For his part, Dan Siedel wants us to think in more specific terms. Curator and interim director of the Sheldon Memorial Art Gallery at the University of Nebraska in Lincoln, Siedel received his Ph.D. in Modern Art History from the UI in 1995. He points out that what's important here is that Milman was working out of a museum and not an academic department, where mechanisms like tenure are in place to protect academic freedom.
"It hasn't been worked out sufficiently so that museum staff enjoy as much freedom as their academic colleagues," he explains. "Part of this has to do with the museum itself, which serves a broader audience and set of interests. Does a university museum have the right to impose an institutional value on what is deemed important or unimportant research? Does the university allow for different voices among its staff? Or does the university museum director have the pressure to impose a single, monolithic voice? These issues have not come to the surface before now."
Which may be a roundabout way of saying that all of this doesn't quite add up to censorship. That's how F. John Herbert, another UI grad and co-director of Legion Arts in Cedar Rapids, sees it anyway. "In some ways this doesn't seem like censorship," he says, offering the caveat that he is only marginally familiar with the details of the case. "It just seems like bad management."
After all, remember that there are a couple of different issues being debated here: the original editing of Milman's articles and the suspension of her NEA grants in retaliation for the subsequent grievance.
"I wouldn't call it retaliation necessarily," Herbert says. "I would just say, `We don't really have a working relationship here.' My response as an employer in that situation wouldn't be, `Now, let's get working on these other grants together."'
"The NEA loses money and they don't like that."
Siedel and Herbert's points of view seem to make sense. Except that Milman says she confirmed with the Research Council, even before filing her grievance, that in terms of her funding, there was no distinction between her and other faculty. Tenure shouldn't matter. Her working in the museum shouldn't matter. Again: "That's the subtext of this whole thing," she says, "the Provost's office's attempt to distinguish among what they believe is first-class and second-class citizenship."
It also seems to make sense that if Prokopoff and Milman were not clear on who had what authority, then grants ought to be set aside until that could be clarified. Except that the university admitted that what Prokopoff had done was "explicitly prohibited in University policy." Or was it that what he had done was not in itself inappropriate but came to be defined, through his own words, as "retaliation"?
However this is resolved, it will likely be too late to salvage Milman's exhibit, NO!art and the Aesthetics of Doom. The $14,000 remaining of the original NEA grant will revert back to the federal government (and not the NEA) if unspent at the end of June. It's a prospect Milman says the university should take more seriously.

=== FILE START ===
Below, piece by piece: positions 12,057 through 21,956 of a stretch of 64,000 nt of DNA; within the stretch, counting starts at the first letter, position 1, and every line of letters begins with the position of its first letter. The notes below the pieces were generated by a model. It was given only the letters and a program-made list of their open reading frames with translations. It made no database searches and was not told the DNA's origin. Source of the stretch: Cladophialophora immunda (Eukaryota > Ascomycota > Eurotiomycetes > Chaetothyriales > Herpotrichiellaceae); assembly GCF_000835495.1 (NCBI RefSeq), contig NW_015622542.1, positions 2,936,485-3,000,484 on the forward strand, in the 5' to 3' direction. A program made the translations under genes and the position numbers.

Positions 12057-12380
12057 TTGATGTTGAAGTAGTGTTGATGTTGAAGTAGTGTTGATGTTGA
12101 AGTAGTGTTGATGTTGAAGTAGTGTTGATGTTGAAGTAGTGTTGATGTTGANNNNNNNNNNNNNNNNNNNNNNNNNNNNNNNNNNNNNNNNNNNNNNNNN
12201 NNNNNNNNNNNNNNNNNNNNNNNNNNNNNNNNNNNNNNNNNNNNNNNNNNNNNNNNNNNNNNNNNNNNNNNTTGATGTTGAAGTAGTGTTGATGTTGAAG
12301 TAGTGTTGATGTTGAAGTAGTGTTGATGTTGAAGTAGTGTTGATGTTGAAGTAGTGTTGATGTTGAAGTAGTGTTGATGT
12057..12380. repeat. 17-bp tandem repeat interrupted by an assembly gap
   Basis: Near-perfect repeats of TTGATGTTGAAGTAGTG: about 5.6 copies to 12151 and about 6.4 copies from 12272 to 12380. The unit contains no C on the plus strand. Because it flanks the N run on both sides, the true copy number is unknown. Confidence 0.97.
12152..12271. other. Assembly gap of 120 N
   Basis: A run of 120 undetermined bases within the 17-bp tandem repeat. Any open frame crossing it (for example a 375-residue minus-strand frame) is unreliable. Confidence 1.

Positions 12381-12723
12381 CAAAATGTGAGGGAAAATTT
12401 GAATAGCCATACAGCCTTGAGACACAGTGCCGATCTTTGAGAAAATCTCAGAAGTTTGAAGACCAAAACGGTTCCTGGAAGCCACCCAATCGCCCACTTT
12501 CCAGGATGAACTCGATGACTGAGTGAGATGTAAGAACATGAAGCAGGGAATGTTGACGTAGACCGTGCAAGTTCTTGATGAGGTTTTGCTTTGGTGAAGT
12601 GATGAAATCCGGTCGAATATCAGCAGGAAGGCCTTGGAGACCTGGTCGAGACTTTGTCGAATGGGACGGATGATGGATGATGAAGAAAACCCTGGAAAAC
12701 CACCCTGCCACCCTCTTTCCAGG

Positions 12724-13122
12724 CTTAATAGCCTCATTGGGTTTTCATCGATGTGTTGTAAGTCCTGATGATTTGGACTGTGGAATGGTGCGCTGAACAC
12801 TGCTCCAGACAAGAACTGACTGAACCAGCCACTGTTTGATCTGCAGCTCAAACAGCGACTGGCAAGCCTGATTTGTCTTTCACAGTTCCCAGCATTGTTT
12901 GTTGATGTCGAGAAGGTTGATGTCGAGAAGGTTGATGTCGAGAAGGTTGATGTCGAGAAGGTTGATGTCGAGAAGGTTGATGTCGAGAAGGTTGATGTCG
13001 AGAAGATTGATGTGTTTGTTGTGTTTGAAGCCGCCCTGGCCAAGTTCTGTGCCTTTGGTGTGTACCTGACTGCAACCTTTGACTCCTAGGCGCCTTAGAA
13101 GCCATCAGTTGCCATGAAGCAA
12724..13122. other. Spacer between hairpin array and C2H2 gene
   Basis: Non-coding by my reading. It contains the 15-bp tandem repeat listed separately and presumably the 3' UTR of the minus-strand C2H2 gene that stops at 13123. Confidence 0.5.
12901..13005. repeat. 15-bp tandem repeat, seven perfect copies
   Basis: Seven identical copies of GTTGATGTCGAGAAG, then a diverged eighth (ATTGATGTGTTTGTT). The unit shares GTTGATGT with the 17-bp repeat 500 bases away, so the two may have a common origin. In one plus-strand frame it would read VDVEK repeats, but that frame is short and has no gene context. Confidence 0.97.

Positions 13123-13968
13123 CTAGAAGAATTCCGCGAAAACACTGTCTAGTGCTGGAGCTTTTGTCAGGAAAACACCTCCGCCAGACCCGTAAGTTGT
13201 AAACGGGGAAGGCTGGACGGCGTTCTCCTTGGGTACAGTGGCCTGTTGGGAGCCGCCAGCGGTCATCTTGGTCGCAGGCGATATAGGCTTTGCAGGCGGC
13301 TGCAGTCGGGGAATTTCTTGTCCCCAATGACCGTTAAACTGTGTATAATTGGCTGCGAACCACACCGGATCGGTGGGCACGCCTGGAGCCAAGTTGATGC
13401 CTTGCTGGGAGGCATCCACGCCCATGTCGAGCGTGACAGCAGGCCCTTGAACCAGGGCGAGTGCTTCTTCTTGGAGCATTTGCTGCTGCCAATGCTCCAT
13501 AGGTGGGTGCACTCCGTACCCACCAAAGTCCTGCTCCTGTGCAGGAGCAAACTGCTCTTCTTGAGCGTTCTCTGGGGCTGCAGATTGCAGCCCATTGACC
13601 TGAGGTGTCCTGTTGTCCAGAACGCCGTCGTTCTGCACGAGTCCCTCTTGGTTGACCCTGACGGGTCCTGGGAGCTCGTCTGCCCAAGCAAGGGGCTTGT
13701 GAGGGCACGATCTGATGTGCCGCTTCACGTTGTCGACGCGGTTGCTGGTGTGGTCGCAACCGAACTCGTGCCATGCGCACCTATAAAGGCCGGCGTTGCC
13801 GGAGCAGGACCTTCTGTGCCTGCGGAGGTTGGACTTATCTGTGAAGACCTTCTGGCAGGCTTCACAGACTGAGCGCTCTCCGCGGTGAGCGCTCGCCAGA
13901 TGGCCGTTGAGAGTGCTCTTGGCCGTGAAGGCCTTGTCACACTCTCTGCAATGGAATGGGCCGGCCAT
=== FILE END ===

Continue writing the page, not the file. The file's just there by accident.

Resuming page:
"The university is putting at risk future NEA and possible NEH [National Endowment for the Humanities] funding for other UI scholars," she says. "The NEA loses money [if this exhibit doesn't happen] and they don't like that."
Siedel puts a fine point on things. "It's obvious to me that [Milman] didn't write her grant without the support and permission of museum staff. That's not a problem. But when you implement that funding, that becomes more problematic."
You can say that again.
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About Brendan Wolfe: She is a writer & editor (Kirkus, San Francisco Chronicle, The Christian Science Monitor, Colorado Review, et al.) who has edited two alternative weekly newspapers, worked on the copy desk of a daily newspaper, and taught. He is working on a book. Readers who have been moved to respond in print to his journalism have attested the following: He is maniacally vacillating, politically correct, disingenuous, puerile, self-righteous, foppish, talentless, irksome, unfunny, stupid, embarrassing, and pretentious. He is a purveyor of journalistic garbage. He is a scum-suckin’ creep. A single, bloated ego. He has horribly abdicated his moral responsibility to cultivate the conditions for free and intelligent debate. He is deserving of a raspberry. His writing is poorly written, poorly researched, annoying, mistaken, absurd, absolutely absurd, insulting, extremely insulting, tacky, unprofessional, distorted psychotic gibberish, inane, and intellectually and journalistically dishonest. His writing is also detrimental to the quality of life and public affairs in Iowa City. It misses the boat, lacks integrity and accuracy, is offensive, glib, banal, counterproductive, and off-base. It is marked by political grandstanding, quasi-highbrow grandstanding, and bloated egomania. He engages in naked exercises of power. He engages in questionable journalistic tactics. He engages in politically correct snobbery and incompetent research. In addition, he is known for his rhetorical sleights of hand, his gross generalizations, his non-talented bias, and his self-puffery. Also, his stereotyping and simplifying. His cut-and-paste editorial style, his intellectualizing, his self-congratulation, his jaundiced eye. His gigantic stretches into the voids of dumb. He engages in mental masturbation. He participates in intellectual circle jerks. When he's not glossing over, ignoring, or suppressing unpleasant facts, he is climbing into the God-spot. He has been accused of Brendanian, moralistic logic, as well as Brendanian artfulness: i.e., he rambles and misconstrues but doesn’t research. It has been implied that he is a Nazi, a homophobe, a sexist, and a racist. It has been said: “I can’t believe your editor is that big an idiot.” “Deliver us from such evil witch-hunting.” “Fie on Brendan’s conclusions.” “You insult my intelligence, Sir.” And his favorite: “Put down the Vaseline, button your fly, and pick up a pen.” Source: http://beiderbecke.typepad.com/about.html